Yoga in the Time of Corona
Beginning a new year is always a great time to put new habits, regimes and lifestyle choices into action, whether it’s losing weight, getting fit, being more organised or giving up smoking, meat or dairy – but this New Year didn’t feel like any other year that’s come before. Life in the time of corona is topsy-turvy; our daily routines have been thrown into disarray, our jobs and livelihoods are working to adapt, our priorities have changed and the future seems uncertain for many of us.
Each time we thought we knew where we stood, the rules and restrictions changed, and some days it felt like one step forwards and two steps back. Those of us who watch the news grew anxious and increasingly depressed with current affairs, and as further lockdowns and curfews beckoned, the outlook seemed bleak and the mood was somber.
But then I got out my mat…
For those who have never practiced yoga, it may appear to be an impossible feat of flexibility and contortionist dexterity. Your mind may envisage slim, lycra-clad women in challenging positions; curling their spines or standing on their heads. But ask any yogi the most important element of yoga and your answer will always be the same: the breath.
The breath. The breath.
Yoga is reconnecting to your breath. Yoga is listening to your breath. Yoga is moving through your breath.
Yoga is quieting the mind, stilling the fears, letting go of the past—and the future—and returning to the here and now; this moment; this breath.
When we are nervous, stressed or anxious, our breath is short, shallow, fast and goes into the chest area. And our heart pumps fast. This is our body’s fight or flight response, which triggers an increase of the stress hormone, cortisol, in our bloodstream.
When cortisol levels are high too often or for long periods of time, our chemistry gets stuck into this stress loop, inhibiting our natural healing.
So many of us are rushing about in this survival state, forgetting that if we only slow down and breathe deeply, we will automatically activate our body’s relaxation response that triggers the increase of the love hormone, oxytocin – and we calm down.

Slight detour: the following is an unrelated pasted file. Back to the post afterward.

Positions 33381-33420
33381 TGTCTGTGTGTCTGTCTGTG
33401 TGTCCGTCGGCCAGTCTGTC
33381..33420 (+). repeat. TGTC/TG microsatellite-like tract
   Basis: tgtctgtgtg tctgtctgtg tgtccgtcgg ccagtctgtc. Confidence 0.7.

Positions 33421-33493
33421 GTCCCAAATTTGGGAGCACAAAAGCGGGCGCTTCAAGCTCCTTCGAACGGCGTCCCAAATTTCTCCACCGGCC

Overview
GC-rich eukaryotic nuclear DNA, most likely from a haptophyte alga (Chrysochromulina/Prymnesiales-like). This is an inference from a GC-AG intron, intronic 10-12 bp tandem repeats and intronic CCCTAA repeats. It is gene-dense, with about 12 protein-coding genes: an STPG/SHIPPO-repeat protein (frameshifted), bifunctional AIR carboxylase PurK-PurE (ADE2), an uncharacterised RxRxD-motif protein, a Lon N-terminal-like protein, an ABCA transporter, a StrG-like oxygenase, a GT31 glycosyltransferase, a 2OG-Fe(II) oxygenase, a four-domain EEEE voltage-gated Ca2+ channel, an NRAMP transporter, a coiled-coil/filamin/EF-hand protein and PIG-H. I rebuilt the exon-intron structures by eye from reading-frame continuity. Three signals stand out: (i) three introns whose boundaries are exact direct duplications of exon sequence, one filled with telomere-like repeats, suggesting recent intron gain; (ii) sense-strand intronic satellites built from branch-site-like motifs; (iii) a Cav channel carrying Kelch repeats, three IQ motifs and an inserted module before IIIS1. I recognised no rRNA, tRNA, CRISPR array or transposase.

And breathe in…
And breathe out…
It sounds so simple doesn’t it? And the answer is in fact – yes.
Because what yoga does is it reminds us of the sweet simplicity of being.
For a moment at least, we can close the door on the chaos and confusion of the outside world. We can escape the noise and negativity that spews from our screens and phones, and politicians and nosy neighbours, and we can bring ourselves to a place of pure peace and calm.
Learning to Flow
But what of these crazy poses and postures? – I hear you ask – and sure, there are experts in every field of life, (although, most yogis would know better than to ever call themselves an ‘expert’ for we never stop learning and growing) but as with everything, the more you practice, the easier it gets. And because we move with the breath, many of these ‘difficult’ poses and positions are far easier to achieve than you would imagine.
You see, yoga is a threefold practice – it brings together the Mind, Body and Soul – thus bringing your whole being into harmony, with itself and with everything else.
By moving through the breath, we are not forcing, nor locking joints or unnatural jarring. Unlike aerobics or weight-based physical exercises, there is no impact, no force, no shock to the body. We breathe into a pose or stretch and gently breathe through it.
And as we listen to our breath, we feel the energy flowing through us – almost like electricity through a circuit.
The more we flow, the easier it becomes.
If you’ve not tried yoga before, then there has never been a better time to begin.
In a time of unprecedented confusion, give your body, mind and soul the gift of self-care and inner peace. In no time at all you will see how yoga can help you navigate the coming months with ease – and you never know, you might even learn to stand on your head in the process!